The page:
Several colleges, including Cornell and Princeton, have banned the Apple iPad from connecting to the college networks until Apple can apply a fix. It seems that the connectivity issues involves the iPad not releasing an IP address even when the lease has expired and the device is assumed by the owner to have disconnected. It is because the device does not disconnect that the college networks are concerned since the same IP could be leased to another device.
In an official explanation Princeton states the follow:
When a DHCP client malfunctions this way repeatedly, Princeton blocks the device from using those campus network services which rely on the device’s DHCP client respecting lease times. These include our wireless services. We do this to protect other customers of those services from the disruptions caused by the malfunctioning devices.
Within a few days of the iPad’s arrival, we had seen enough incidents from those iPads already on campus to conclude that there was a problem. Roughly half the iPads atached to our network had malfunctioned in the same way; the symptoms all matched the description above. Because the problems were so common and began as soon as the iPads arrived, we felt it unlikely that the problem was due to customer misconfiguration. It seemed more likely to be an issue common to the iPad/iPhone OS 3.2 platform. We collected technical data and reported the issue to Apple on April 7. Given the symptoms we have seen, we hope that it is due to some bug in iPhone OS 3.2 and can be addressed via a software update.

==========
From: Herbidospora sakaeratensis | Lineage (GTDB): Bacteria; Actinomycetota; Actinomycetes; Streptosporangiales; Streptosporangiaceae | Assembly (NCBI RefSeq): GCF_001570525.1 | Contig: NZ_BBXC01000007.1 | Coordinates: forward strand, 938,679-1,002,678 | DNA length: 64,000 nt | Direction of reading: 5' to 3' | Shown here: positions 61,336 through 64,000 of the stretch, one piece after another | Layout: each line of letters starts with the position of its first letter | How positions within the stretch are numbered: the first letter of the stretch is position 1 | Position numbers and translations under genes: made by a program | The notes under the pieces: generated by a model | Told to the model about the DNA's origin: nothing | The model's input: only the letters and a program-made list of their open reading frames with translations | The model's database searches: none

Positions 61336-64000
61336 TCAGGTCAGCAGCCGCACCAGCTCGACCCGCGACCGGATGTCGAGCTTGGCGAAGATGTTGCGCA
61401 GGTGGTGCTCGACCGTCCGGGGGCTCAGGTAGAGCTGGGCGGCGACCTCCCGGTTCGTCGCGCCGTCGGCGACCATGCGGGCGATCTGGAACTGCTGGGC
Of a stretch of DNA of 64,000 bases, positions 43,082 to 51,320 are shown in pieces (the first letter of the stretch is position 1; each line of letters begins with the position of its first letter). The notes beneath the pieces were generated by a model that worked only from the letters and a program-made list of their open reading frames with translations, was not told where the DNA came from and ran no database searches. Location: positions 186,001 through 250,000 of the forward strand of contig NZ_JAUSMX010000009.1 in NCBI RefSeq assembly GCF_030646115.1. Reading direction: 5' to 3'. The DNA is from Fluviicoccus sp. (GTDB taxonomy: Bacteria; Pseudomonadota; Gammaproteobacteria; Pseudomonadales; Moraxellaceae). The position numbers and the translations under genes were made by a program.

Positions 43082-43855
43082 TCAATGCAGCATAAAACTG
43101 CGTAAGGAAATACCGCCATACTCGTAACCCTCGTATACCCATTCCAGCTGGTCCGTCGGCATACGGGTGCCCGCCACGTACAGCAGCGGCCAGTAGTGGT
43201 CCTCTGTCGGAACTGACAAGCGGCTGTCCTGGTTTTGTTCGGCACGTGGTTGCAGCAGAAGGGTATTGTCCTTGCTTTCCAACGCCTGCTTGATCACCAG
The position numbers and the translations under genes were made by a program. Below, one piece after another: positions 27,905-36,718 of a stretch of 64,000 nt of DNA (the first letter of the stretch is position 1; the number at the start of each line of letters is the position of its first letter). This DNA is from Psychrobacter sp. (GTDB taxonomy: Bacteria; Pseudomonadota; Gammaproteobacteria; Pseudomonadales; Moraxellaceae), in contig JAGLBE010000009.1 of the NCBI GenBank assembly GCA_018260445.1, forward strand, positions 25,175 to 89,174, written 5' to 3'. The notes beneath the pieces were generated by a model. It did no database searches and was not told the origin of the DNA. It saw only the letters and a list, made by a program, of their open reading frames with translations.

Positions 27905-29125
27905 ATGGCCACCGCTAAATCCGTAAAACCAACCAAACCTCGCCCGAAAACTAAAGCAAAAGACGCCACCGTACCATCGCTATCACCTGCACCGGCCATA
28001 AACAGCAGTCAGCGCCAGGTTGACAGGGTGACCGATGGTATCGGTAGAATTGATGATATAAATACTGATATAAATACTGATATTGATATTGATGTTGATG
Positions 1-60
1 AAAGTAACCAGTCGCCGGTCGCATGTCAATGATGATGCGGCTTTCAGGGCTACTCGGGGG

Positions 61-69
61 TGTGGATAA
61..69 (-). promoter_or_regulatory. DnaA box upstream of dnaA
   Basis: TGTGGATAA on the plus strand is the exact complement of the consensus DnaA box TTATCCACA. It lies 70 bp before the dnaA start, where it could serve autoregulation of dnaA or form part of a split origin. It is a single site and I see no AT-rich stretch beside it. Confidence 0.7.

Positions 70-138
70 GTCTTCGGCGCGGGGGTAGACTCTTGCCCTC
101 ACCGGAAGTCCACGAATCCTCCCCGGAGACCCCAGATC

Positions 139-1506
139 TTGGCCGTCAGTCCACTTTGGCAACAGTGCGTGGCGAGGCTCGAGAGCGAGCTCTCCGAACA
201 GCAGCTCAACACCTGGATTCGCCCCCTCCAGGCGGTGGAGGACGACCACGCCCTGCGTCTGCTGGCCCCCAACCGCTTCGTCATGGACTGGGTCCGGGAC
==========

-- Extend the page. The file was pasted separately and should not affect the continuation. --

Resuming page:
Since then, we’ve found that we can reliably reproduce the problem by allowing the iPad to lock its screen before DHCP lease renewal time, and then allowing it remain in its “locked screen” state until the DHCP lease has expired. (This assumes the iPad experiences no 802.11 wireless disconnect/reconnect events during that time.) Detailed steps to reproduce the problem appear below.
Some media reports have concluded that Princeton discovered (or diagnosed) a WiFi issue with the iPad, sometimes reporting that the issue Princeton has seen is the cause of iPad WiFi signal issues or connectivity issues others may have described. This conclusion is inaccurate; the issue Princeton has seen is a DHCP client issue. We have not experienced (or diagnosed) a WiFi signal or connectivity issue with the iPad.
But this situation may also be affecting home users as well, according to another report:
As we reported earlier this month, quite a few iPad owners have experienced WiFi connectivity issues with their devices. There seems to be a wide variety of issues, ranging from bad WiFi reception to regular drops on the WiFi connection because of what looks to be a bug in how the iPad connects to some routers.
But there is good news. It seems that Apple will be able to fix these problems with a simple upgrade.